When it comes to social faux pas, asking a straight man if he’s gay ranks up there with congratulating an overweight woman on her pregnancy.
I managed this last weekend, asking a young guy that very question. When he said no, I did the whole ”Damn, I’m sorry. I’m so embarrassed” routine. The more tortuous my apology became, the more it dawned on me how far I – but also society – have to go before we accept gays and lesbians as ”normal”, let alone giving them the basic human right of marriage.
I’m not a homophobe – hell, I’ve pashed the odd bloke in my looser moments – and if someone asked me if I were gay, I’d be flattered because I’d take it as meaning I was looking pretty good that night.
But my assumption another man would be offended by the implication of homosexuality (and there are plenty of blokes out there who are), shows me how negatively charged the denotation still is, which is sad and wrong.
This was brought home to me listening to a powerful podcast of LA comedian Todd Glass coming out at the age of 47. Glass had a circle of friends who knew he was homosexual but it was not public knowledge until January and, even then, he struggled to say the words ”I’m gay” on air. Not out of shame, more a complex stew of emotions he has about the word and phrases like ”that’s so gay”, still a common put-down among a huge slice of the population.
”When people use that word ‘gay’ as an adjective … I can tell you what it does to a 12-year-old … it crushes their soul,” says Glass, who decided to come out because he couldn’t listen to any more stories about gay kids killing themselves without thinking his own anxieties were part of the problem.
”If you’ve used that word [gay] without any harm … you didn’t do anything wrong but once someone makes you privy to what it does, if you still wanna use it, that’s the problem,” he says.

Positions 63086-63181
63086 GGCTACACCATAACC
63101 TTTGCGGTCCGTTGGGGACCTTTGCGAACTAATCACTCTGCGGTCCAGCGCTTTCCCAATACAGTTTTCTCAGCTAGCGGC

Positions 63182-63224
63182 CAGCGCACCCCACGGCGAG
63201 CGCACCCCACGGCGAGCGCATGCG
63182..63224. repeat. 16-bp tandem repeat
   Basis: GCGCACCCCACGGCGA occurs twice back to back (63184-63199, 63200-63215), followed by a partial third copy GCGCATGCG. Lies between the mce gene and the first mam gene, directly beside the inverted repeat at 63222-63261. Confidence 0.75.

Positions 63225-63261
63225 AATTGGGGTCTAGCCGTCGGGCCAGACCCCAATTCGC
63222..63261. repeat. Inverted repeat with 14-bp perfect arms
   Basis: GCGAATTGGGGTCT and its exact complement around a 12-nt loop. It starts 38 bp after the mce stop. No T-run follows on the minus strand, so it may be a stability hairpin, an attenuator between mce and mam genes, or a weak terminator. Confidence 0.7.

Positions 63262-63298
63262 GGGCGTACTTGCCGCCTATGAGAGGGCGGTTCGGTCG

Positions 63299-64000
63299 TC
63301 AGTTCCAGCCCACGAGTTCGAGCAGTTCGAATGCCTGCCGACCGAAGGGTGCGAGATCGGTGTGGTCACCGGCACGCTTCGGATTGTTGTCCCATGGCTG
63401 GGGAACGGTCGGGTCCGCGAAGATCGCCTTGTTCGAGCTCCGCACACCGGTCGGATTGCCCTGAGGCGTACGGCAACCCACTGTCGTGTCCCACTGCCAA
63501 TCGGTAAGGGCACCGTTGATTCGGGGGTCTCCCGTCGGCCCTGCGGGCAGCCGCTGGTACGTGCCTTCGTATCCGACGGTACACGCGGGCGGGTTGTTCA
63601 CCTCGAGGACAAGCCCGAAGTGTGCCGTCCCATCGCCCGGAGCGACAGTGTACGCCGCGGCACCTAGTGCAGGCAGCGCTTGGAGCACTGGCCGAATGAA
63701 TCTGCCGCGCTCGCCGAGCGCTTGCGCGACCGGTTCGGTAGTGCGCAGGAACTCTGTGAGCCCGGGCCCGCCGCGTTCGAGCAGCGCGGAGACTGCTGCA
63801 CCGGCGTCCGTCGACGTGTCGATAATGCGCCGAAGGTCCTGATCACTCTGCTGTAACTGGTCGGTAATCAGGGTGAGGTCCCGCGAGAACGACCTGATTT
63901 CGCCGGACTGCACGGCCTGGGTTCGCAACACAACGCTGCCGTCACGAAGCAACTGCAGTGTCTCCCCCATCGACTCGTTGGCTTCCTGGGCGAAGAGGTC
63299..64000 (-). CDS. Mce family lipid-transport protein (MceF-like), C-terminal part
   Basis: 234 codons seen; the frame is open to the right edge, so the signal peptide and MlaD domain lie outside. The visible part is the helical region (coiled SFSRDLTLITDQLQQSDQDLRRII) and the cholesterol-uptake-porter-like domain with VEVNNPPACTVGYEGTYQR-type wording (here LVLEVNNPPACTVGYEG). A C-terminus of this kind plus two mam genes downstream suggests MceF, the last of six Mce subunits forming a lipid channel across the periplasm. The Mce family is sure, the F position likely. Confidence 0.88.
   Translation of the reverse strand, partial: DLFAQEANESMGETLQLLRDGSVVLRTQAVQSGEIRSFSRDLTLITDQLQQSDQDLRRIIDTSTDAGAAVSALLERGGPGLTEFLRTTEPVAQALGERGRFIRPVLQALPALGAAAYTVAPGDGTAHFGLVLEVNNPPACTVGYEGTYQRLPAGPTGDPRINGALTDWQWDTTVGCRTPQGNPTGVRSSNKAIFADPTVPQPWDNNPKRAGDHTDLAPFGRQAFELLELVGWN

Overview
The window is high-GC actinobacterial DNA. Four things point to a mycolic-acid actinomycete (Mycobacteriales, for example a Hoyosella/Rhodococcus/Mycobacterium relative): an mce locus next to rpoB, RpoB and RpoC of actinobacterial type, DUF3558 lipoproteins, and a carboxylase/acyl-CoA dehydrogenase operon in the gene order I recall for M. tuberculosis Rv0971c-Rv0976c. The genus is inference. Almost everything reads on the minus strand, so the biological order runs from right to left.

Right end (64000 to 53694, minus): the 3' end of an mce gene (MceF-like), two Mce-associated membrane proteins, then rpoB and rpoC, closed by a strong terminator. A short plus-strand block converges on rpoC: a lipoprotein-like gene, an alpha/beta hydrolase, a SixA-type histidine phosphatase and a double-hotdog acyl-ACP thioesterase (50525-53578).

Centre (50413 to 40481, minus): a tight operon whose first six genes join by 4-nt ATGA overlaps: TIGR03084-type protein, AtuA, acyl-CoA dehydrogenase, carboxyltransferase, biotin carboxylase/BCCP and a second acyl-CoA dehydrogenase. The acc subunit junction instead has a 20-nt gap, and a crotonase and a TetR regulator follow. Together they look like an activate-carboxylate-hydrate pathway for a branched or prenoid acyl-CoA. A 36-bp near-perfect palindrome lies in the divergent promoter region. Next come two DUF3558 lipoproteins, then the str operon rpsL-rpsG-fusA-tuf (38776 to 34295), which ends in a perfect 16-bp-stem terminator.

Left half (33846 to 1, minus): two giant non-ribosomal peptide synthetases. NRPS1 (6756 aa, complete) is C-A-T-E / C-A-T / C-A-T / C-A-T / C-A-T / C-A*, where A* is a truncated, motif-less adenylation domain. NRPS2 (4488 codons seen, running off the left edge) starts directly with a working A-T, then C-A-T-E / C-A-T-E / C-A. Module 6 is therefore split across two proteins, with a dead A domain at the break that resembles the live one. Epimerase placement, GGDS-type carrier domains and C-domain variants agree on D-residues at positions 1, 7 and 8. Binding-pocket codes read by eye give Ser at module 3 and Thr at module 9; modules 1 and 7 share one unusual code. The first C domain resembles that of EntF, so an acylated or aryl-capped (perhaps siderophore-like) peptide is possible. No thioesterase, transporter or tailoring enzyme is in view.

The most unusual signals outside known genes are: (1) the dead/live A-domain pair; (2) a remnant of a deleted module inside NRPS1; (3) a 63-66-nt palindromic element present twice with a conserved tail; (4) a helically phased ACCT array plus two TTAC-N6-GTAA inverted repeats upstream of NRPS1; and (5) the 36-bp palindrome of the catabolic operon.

Many would disagree with him and argue that homosexuals who take offence to the use of the word in this way are being ”sensitive”, perhaps even insisting that it’s politically correct censorship to not say it.
In fact, it’s just plain decency. And it’s a distinction many families are having to explain to kids because ”so gay” has become a seemingly acceptable part of the vocabulary for many adults and children.
The implication of the phrase is simple – when something is ”gay”, it’s lame, bad, weird or undesirable. Anyone who argues the toss on this simply doesn’t like being corrected. It’s wrong to say it – it shouldn’t even be up for debate – yet so many people want to hang on to ”so gay” as a slice of lazy slang.
Says Glass on the podcast: ”If you use that word and you’re not homophobic, it’s not a big deal [to stop saying it]. It helps.
”It’s a good thing to do.
”If you are homophobic, you better be positive you’re right because it is going to blow that all these kids are killing themselves and … in 20 years … you get to write a book about how wrong you were [but] they’re dead.
”So why don’t you have a soul-searching moment? Go into your house, shut the door and make sure you’re positive that you’re not making kids feel like crap for no good goddamn reason.”
As an Easter message, can I get an amen?
Sam de Brito